Home Spring Framework Filter Types in Spring @ComponentScan

Filter Types in Spring @ComponentScan

In this tutorial, we will see the different type of @ComponentScan.Filter type options and including/excluding components from Spring component scanning.

1. @ComponentScan Filter Types

@ComponentScan.Filter declares the type filter to be used as an include filter or exclude filter. There are 5 types available.

  1. ANNOTATION
  2. ASSIGNABLE_TYPE
  3. ASPECTJ
  4. REGEX
  5. CUSTOM

Before we explore how to use above filter types let’s have a look at component classes available in application. We apply @ComponentScan Filter on these packages/classes.

@ComponentScan Filter Type

2. FilterType.ANNOTATION

The ANNOTATION filter type filters candidates marked with a given annotation. You can either include or exclude components those are marked with specific annotation. Let’s see an example, suppose that we have @Mammal annotation.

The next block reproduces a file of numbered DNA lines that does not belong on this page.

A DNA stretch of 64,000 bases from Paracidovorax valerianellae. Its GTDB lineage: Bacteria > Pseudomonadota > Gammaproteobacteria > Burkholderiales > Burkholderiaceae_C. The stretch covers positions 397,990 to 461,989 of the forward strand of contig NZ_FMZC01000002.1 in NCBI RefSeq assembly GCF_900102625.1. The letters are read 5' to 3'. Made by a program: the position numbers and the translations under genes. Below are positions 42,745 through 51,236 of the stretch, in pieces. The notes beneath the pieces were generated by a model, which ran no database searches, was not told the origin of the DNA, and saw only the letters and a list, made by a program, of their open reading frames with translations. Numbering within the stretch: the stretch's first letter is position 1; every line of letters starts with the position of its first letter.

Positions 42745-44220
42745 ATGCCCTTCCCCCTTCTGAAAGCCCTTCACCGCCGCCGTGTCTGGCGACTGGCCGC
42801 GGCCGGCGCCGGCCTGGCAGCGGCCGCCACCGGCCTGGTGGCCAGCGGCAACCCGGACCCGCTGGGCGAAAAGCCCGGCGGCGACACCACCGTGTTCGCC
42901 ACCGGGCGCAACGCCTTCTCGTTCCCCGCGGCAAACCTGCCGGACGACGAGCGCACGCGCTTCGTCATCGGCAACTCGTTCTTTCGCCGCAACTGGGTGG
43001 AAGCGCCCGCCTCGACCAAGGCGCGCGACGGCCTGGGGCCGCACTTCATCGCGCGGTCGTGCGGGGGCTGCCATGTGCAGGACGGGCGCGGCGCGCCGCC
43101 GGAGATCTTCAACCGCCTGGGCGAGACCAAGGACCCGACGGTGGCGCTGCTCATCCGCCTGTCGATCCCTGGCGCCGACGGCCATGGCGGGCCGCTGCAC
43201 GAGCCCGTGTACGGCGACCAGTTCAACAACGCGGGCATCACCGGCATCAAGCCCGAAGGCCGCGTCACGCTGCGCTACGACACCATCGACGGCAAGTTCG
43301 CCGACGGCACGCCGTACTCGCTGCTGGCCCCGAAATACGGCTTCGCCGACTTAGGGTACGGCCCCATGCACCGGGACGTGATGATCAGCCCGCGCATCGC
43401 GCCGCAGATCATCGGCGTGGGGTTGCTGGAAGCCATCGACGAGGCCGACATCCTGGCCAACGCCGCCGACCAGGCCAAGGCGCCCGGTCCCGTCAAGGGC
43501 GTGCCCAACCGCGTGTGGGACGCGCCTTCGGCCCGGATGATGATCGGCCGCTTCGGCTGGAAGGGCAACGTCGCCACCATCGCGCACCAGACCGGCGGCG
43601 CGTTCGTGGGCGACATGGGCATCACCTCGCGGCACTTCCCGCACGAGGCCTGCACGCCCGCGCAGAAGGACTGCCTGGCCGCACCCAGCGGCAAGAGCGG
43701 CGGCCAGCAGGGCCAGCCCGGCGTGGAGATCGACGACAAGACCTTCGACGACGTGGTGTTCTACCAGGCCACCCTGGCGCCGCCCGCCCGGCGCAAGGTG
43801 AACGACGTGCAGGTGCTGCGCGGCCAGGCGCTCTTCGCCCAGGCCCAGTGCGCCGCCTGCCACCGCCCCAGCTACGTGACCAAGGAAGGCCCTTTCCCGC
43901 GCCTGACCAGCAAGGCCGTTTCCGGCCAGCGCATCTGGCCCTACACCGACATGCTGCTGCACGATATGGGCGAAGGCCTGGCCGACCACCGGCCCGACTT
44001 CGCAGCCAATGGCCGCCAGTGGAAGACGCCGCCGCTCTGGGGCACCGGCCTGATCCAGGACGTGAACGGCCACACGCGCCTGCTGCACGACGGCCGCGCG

@Retention(RetentionPolicy.RUNTIME)
@Target(ElementType.TYPE)
public @interface Mammal {

}

Following are the components those are annotation with @Mammal annotation.

@Mammal
public class Bear {

}


@Mammal
public class Tiger {

}


@Mammal
public class Whale {

}

Let’s use the FilterType.ANNOTATION to tell Spring to scan for annotated classes with @Mammal annotation.

useDefaultFilters indicates whether automatic detection of classes annotated with @Component @Repository, @Service, or @Controller should be enabled, by default is true. We are disabling it to find components specifically annotated with @Mammal.

@Configuration
@ComponentScan(basePackages = "com.javabydeveloper.spring.bean.animal",
        useDefaultFilters = false,
		includeFilters = @ComponentScan.Filter(type = FilterType.ANNOTATION, classes = Mammal.class))
public class ScanAnnotationFilterConfig {

}

Testing:

public class ScanAnnotationFilterConfigDemo {
    public static void main(String[] args) {
    	ApplicationContext ctxt = new AnnotationConfigApplicationContext(ScanAnnotationFilterConfig.class);
        
        String[] springComponents = ctxt.getBeanDefinitionNames();
        
        for(String bean : springComponents)
        	System.out.println(bean);  
    }
}

Results:

You will see following spring-beans available in application context.

scanAnnotationFilterConfig
bear
tiger
whale

3. FilterType.ASSIGNABLE_TYPE